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#PrataOmDet: The Smoking Gun
Anna Ardin & Co behind new hate campaign against Julian Assange. Seven steps indeed.
STOCKHOLM (Rixstep) — She was scared when Eva Finné dismissed the charges against Julian Assange and so contacted the notorious Claes Borgström. She and Borgström together with Sofia Wilén sat down together and mapped out a media smear programme against the WikiLeaks founder.
But things didn't go well and suddenly the case was in the British courts and being laughed at by the world at large. Time for Phase Two™ - a Twitter campaign that would reach the Swedish media.
The result was the Twitter topic '#PrataOmDet' ('talk about it') and was immediately seen to be an open attempt to whip up a frenzy and a show trial against Julian Assange. Connections to PR firms in Sweden that in turn had connections to Karl Rove were quickly uncovered.
Support for Julian Assange is almost universal outside Sweden; this was a new attempt to preempt legal proceedings and deliver a verdict before they began.
But what's been lacking up to now is a 'smoking gun' - proof the media blitz was organised specifically to hurt Julian Assange and pervert the course of justice. Thanks to Flashback, the smoking gun's been found.
- The tweet reads:
'Having said that, I think everyone writing on Monday should be explicit and keep it all to something close to the Assange situation.'
- @jocxy is Johanna Koljonen, a close friend of Anna Ardin who officially organised the '#PrataOmDet' campaign.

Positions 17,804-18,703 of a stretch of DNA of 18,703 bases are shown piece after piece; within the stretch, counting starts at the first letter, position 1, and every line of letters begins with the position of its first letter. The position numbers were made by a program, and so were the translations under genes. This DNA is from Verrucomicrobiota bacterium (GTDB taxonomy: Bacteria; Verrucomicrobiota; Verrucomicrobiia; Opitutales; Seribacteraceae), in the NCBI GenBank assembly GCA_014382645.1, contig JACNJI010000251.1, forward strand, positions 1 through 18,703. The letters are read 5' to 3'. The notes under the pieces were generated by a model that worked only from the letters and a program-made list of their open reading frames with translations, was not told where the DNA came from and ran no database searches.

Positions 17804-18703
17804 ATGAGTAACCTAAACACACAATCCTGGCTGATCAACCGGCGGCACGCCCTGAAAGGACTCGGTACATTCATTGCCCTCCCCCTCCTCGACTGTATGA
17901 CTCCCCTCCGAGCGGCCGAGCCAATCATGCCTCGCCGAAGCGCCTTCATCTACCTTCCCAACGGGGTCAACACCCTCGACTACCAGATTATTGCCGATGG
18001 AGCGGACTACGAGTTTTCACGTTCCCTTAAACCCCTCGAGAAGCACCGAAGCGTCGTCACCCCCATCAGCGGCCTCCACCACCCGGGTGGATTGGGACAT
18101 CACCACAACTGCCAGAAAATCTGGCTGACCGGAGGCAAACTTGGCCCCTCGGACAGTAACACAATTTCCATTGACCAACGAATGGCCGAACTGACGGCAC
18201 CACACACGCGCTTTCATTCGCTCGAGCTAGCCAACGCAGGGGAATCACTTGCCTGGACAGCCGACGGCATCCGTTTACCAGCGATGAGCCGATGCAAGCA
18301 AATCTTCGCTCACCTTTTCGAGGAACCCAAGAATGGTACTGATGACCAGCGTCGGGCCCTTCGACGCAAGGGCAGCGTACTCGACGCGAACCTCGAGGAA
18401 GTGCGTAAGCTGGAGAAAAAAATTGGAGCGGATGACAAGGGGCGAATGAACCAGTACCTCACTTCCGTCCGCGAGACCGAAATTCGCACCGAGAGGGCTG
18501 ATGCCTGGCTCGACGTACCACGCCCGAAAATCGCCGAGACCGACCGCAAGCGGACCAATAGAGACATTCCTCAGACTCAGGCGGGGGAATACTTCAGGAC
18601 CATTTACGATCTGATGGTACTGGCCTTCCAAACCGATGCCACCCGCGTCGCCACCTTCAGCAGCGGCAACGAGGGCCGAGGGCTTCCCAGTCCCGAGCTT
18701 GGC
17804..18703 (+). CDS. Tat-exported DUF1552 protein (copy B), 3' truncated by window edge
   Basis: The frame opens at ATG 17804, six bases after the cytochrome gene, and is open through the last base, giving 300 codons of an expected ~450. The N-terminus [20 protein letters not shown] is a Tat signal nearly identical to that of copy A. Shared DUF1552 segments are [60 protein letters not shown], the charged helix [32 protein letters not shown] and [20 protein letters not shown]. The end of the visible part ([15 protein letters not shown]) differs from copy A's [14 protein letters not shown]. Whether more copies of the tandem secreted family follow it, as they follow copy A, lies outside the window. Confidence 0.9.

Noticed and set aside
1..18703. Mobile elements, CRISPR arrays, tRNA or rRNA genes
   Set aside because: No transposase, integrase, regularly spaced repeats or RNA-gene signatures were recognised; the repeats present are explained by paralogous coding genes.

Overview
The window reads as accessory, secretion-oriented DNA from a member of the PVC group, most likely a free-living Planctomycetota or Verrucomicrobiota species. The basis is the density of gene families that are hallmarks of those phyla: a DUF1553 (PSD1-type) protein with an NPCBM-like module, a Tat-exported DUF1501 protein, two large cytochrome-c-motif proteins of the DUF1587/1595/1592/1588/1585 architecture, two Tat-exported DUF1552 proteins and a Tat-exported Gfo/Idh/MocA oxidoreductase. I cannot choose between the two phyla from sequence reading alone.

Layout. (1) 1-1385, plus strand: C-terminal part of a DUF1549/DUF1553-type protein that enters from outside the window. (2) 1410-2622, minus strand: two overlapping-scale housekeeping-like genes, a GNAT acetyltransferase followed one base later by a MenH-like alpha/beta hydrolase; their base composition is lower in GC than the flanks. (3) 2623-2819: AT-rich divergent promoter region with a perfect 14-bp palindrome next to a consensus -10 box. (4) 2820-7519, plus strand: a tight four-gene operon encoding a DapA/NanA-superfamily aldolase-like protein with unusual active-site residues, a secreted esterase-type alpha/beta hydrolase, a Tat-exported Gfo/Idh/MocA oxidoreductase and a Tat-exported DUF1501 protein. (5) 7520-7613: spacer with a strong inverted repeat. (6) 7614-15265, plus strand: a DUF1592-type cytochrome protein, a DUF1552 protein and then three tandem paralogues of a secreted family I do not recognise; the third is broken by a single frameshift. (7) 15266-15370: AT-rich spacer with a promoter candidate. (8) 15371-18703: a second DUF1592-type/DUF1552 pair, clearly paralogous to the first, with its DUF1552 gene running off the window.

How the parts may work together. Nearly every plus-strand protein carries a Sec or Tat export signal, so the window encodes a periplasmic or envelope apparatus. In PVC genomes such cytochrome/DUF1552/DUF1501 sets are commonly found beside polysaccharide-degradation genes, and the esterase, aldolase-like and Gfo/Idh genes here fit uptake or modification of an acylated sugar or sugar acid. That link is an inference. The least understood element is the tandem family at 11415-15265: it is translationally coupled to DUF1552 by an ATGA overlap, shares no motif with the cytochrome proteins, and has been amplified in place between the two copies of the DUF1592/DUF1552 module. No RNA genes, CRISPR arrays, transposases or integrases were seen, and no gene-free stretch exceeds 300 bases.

- Koljonen and others of Sweden's controversial 'cultural elite' exploited media contacts to effect a 'maximum impact' six days later when they officially launched.
- And it's all been done to maximise damage to someone not even charged with a crime. Seven steps indeed.
If I am able to reveal what I know, everyone will realise this is all a charade. If I could tell the British courts, I suspect it would make extradition a moot point.
- Björn Hurtig
I can tell you that the Swedish prosecution still hasn't provided copies of those SMS texts that have been referred to. Those texts are some of the most powerful exculpatory evidence. In Australia prosecutors have a very grave duty to disclose such evidence to courts when seeking the grave exercise of a court's power against an individual. Yet in Sweden in this case, in the first hearings to obtain an arrest warrant, those texts were not submitted to the Swedish court, which is highly improper.
- James Catlin
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